I had my final classes Thursday & Friday. This means final exams are Monday & Tuesday. (Note: I join my students in saying a great big "aargh!" to final exams. Of course, to me they're just a hassle; to students, they're just a smidge more pressure-packed...; ) )
Thus, I'm in one of the best parts of my job and one of the worst.
Best: I get to ship some students out of my orbit into other classes/the real world.
Worst: I have to ship some students out of my orbit into other classes/the real world.
Among the many uber-cool things about being a professor, one of the more awesome, wonderful aspects of the gig is connection with and interaction with students. As one who is called to ministry, I don't have to search very far before ministry arrives in my job. And since WCU is a small school, I get to connect beyond "were you really in my class?" Conversations with students this term have covered marriage, dating, life after marriage, kids, money management, politics/philosophy, voting, civil rights, church, career, grad school, professional certifications, hunting, the wedding ceremony itself, music,....You can't buy that sort of impact opportunity! I love it. Also, I really enjoy shipping folks out hopefully knowing a bit of finance & economics, and watching careers unfold for them. Maybe even helping with a job here & there.
On the other hand, and not surprising from the paragraph above, I get bummed when a students are set free from my orbit. That means the conversations become less frequent, and the interaction slips away. The "friend" aspect of student-professor interaction becomes the only one, which is nice. However, at the same time, that aspect drifts away as they're not around so much. My Dad was emotional & didn't like to leave; that gene came to me in spades. So, I do not enjoy the "leaving" aspect of the end of a term. One of my classes consisted almost entirely of students that were taking their 3rd class from me (bless their hearts...). *best Ron White delivery* "We've met." It's my hope and expectation that I'll still be in touch w/ some of that group years from now.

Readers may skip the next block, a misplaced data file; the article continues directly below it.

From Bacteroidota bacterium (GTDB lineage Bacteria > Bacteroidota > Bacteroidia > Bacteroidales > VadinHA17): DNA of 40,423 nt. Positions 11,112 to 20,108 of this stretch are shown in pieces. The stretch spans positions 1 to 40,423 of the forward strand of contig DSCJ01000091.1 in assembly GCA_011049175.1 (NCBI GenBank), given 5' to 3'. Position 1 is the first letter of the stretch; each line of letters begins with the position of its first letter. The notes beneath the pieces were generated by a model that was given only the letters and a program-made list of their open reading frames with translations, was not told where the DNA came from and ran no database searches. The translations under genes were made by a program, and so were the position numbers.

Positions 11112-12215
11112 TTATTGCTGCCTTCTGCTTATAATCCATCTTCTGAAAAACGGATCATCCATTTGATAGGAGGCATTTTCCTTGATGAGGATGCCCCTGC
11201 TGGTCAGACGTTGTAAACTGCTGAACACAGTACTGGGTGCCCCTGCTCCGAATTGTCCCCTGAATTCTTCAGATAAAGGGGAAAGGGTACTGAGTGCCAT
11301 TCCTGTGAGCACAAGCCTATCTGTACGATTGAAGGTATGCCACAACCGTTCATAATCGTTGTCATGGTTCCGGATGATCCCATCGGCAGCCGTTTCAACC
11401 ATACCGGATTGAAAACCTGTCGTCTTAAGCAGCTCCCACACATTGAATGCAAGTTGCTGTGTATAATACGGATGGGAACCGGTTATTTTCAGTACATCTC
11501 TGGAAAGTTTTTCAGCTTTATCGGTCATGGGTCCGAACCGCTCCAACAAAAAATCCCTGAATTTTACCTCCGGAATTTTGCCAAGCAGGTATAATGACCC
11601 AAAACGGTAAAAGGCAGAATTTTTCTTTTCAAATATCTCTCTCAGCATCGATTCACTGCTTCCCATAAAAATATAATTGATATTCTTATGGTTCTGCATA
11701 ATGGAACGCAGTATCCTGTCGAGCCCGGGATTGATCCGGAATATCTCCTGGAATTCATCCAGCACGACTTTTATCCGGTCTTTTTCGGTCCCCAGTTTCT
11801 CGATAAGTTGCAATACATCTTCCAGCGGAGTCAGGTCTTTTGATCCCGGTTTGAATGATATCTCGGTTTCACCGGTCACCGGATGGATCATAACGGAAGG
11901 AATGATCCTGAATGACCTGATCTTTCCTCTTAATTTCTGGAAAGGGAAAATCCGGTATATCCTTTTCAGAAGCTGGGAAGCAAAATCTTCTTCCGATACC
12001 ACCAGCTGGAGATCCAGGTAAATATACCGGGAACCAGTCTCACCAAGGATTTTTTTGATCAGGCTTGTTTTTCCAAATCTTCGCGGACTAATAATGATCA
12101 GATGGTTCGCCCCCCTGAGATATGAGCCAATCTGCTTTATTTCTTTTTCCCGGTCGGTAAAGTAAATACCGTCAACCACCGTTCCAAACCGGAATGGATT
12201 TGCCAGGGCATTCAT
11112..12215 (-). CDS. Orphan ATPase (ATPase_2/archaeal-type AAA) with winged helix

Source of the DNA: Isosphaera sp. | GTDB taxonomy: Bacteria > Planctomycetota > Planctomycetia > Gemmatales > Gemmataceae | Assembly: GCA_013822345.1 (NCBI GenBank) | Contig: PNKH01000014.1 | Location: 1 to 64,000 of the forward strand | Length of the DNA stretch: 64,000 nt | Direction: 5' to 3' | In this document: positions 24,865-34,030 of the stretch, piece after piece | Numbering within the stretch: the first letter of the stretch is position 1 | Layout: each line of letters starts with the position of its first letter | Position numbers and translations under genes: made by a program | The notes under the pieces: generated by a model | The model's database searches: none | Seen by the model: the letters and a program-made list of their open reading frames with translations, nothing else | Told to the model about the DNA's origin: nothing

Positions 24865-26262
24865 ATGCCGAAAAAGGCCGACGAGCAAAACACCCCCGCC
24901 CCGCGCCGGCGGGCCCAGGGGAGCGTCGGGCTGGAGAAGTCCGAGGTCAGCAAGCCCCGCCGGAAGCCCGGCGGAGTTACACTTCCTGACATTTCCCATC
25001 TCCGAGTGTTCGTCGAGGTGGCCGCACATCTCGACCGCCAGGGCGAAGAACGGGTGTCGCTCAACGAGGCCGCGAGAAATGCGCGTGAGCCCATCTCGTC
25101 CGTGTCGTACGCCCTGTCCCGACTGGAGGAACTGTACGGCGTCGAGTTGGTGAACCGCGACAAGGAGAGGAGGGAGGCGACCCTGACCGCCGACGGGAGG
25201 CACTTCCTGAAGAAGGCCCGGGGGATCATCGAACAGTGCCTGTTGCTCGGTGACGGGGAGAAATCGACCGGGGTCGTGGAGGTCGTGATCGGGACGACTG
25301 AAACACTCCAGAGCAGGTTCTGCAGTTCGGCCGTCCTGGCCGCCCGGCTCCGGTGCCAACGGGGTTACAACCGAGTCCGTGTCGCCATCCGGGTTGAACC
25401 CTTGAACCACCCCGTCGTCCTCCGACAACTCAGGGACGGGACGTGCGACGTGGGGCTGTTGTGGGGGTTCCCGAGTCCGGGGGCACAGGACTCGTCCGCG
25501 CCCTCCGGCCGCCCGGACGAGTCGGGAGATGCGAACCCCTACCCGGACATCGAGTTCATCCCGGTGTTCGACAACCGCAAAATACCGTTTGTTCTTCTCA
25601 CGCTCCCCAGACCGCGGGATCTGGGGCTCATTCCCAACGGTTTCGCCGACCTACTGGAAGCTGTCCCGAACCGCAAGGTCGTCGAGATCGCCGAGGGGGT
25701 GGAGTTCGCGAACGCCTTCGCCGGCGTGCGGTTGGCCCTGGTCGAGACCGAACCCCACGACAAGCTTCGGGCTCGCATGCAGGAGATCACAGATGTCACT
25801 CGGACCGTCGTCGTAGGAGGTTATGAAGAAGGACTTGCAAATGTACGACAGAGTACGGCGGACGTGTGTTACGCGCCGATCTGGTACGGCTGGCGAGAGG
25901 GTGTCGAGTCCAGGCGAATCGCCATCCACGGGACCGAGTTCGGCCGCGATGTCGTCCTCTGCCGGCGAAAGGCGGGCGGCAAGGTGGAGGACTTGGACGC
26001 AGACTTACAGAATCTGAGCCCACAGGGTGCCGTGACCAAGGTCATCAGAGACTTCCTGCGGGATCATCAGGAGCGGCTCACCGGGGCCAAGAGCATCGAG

Plus, the week after this coming one, I'll have to start learning a new batch of names. There's something I'm not good at, to my great shame. Once I learn them, they stick, but they don't seem to get into the hard drive too rapidly. (I'm thinking my brain is still running DOS in a Vista/Mac world...)
On the other hand, when those new classes arrive in my room, I'll have yet another opportunity to connect with a batch of (mostly!) bright, energetic young folks. I love the "new start" aspect of the professor gig. In a trimester schedule like ours, I get to experience that new start 4 times a year!
I LOVE my job! That call to ministry thing? It was operational when I was in vocational ministry with Campus Crusade. And it is operational now as an econ/finance professor. I get to connect with folks who are in the process of nailing down 3 fairly significant life decisions: (a) who I want to spend the rest of my life with, (b) what I'll do for a living, and (c) the values by which I'll live. (Other than that, age 18-24 is not that big of a deal...*rimshot*) I'm delighted to be a small part of that process. And I'm delighted that James Madaris has some good ones in his path up there in Oxford. And I'm already praying for Anne Madaris to sit under some great, godly mentors next year.
Professors get a bad rap frequently, though I admit that the rap is often well-deserved. However, in the midst of all of the negative stuff about professors, there are so very many who sense a genuine calling to the profession to teach and mentor and equip young folks. And who approach the job out of a Christian commitment and worldview.
Pray for your kids/grandkids/friends/nieces/nephews to encounter some of those. It could be life-changing (for the good).
I'll close with this: know why I went to grad school in the first place? Two different undergrad professors encouraged me to do so. Know why I stayed for a Ph.D.? A professor in my master's program encouraged me to do so. Randy Pausch in his excellent "last lecture" before he died of cancer spoke of the sheer joy of helping others fulfill their childhood dreams. There are not many jobs that enable that very often; being a professor is one such job.
OK, I'm off to edit my final exams for next week...